The Cork Board

Trouble at t’ Mill, Pedro.

There is a challenge brewing in Europe – and we should be concerned. Any schoolboy history of the 20th Century will tell you that a divided Europe can be a devastating one. It’s for that reason that I have always been pro-Europe – pro-membership. It’s always seemed common sense to me to be involved and closer to Europe than to be distant and pretend that we’re not a part of it. And yes, I say that we should be involved, whatever it takes.

In the UK, being a part of Europe or not is a partisan issue. Rarely, if ever, do you hear people say they don’t care whether or not we are “in the club”. There are those who want us out at all costs and those, like me, who want us in. The arguments for both cases send people to sleep. I’d simplify it if I could. To those who want us out I’d say “ And then what? Take back our German owned carplants? Our Spanish owned airports ? Remember  – two World Wars and one World Cup.” (For my international readers the last remark is a parody of a football chant here which more or less sums up British “success” in the 20th century. Note the use of irony.)

Some politicians say that the creation of the Euro was a fiscal step too far. I disagree. It was going to be difficult, I accept, but it was a brave attempt to unite the fractious tribes of Europe even closer. And could have worked. It may well still hang on. But the cause of the current situation in Europe is directly the fault of those same leaders who brought the Euro into being.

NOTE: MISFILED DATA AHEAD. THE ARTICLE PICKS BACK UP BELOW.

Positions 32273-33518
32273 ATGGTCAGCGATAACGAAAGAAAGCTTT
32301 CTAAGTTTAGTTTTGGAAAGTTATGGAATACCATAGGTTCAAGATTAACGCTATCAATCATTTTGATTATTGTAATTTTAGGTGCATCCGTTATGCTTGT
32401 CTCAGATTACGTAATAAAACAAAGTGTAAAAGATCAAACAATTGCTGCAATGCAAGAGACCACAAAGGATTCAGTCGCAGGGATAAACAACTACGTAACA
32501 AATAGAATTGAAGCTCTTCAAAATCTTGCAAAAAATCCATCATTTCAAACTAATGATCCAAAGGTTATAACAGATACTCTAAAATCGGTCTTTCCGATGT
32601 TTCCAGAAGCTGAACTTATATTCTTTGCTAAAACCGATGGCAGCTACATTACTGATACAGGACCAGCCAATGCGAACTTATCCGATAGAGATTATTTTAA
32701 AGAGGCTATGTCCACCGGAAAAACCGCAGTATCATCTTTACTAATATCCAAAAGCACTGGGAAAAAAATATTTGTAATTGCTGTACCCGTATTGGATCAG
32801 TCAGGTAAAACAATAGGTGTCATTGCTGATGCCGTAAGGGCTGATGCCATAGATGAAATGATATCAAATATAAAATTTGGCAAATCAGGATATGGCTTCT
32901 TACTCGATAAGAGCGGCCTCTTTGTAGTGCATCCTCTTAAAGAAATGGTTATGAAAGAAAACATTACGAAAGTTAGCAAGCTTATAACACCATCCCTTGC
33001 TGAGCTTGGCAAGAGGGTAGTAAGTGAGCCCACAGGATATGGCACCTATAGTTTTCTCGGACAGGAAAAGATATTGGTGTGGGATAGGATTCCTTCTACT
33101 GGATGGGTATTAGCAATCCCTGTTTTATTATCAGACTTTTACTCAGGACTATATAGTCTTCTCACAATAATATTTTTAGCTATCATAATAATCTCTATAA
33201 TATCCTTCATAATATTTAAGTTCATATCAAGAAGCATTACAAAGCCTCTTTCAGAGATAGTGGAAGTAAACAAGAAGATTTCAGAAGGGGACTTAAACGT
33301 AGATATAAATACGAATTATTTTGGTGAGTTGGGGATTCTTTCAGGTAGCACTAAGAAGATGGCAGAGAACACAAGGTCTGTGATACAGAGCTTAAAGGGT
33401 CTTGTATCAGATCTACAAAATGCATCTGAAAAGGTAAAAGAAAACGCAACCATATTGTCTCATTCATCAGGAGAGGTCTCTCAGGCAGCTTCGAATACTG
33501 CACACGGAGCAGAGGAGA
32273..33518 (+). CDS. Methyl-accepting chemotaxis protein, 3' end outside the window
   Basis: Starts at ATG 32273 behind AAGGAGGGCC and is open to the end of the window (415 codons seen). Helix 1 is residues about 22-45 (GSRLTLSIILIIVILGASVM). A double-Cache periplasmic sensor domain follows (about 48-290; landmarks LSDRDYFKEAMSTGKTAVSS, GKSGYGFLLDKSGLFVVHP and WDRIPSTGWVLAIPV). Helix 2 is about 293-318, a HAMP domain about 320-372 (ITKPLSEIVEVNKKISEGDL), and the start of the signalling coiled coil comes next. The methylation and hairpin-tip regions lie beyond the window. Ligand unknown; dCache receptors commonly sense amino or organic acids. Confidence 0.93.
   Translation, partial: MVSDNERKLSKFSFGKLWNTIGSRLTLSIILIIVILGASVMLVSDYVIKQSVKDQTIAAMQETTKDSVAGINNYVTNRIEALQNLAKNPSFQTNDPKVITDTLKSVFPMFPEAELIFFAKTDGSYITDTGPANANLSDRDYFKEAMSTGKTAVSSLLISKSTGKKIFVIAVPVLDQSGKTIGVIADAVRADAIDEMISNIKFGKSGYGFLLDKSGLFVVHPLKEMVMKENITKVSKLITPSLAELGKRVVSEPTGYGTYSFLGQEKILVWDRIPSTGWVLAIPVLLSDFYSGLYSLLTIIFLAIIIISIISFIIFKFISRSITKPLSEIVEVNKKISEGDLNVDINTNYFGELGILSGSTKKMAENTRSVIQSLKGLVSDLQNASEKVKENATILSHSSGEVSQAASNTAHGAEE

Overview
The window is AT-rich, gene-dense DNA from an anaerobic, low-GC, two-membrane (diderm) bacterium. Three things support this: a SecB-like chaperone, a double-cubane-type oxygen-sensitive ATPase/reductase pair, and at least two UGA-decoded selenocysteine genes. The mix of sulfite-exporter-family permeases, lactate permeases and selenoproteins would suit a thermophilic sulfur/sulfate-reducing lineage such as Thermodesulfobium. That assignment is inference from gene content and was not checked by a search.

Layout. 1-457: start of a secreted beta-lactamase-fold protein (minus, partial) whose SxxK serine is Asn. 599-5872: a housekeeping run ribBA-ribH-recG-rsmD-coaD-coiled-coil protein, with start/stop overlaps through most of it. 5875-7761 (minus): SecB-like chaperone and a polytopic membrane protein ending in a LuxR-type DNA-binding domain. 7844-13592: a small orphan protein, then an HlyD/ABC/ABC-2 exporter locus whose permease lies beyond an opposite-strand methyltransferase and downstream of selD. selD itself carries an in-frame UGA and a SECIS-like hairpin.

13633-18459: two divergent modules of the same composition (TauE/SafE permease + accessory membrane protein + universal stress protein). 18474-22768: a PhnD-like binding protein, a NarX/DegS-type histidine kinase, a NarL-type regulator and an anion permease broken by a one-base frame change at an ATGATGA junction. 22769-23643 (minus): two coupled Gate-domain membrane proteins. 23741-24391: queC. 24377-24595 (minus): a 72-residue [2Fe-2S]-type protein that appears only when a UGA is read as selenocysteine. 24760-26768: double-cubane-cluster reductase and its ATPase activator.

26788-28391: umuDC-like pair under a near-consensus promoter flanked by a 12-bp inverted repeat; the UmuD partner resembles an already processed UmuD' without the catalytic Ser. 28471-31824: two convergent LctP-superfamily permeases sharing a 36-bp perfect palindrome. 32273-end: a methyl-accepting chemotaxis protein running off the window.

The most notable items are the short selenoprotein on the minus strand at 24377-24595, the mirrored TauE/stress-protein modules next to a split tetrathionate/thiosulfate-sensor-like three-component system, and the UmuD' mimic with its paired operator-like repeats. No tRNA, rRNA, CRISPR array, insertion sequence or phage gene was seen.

Membership of the Euro was created with strict fiscal rules for each Government but too quickly, perhaps within a couple of years or so, countries had problems. Italy, Spain, Greece and even France, had problems meeting the fiscal targets, so the targets were relaxed. They had more problems. More relaxation.

… Madrid on Saturday… (

The Spanish government has nationalised one of it’s key banks and is helping others. Greece cannot form a government and the bail-out deal is just about dead in the water.

… Greece… (

Italy is hanging on by a thread. We have a French Socialist president for the first time in 17 years…. and the youth of Spain and Greece are out on the streets in their thousands.

If the leaders of Europe thought that an austerity package for say, 10 years, would help stabilise economies and put them in shape for growth, what did they think that the growing number of young unemployed were going to do for that period ? Sell each other hotdogs or something ? An austerity package only hits those who already don’t have a cushion to fall back on. Did the leaders honestly think that they could apply these restrictions to societies already reeling from the crisis in 2008 ? The notion of condemning a generation to a lack of opportunity is asking for trouble – and that’s the fear.

Imagine – a disaffected and disengaged generation of young people sitting staring at the sun.

What happens next ? Answers on a postcard.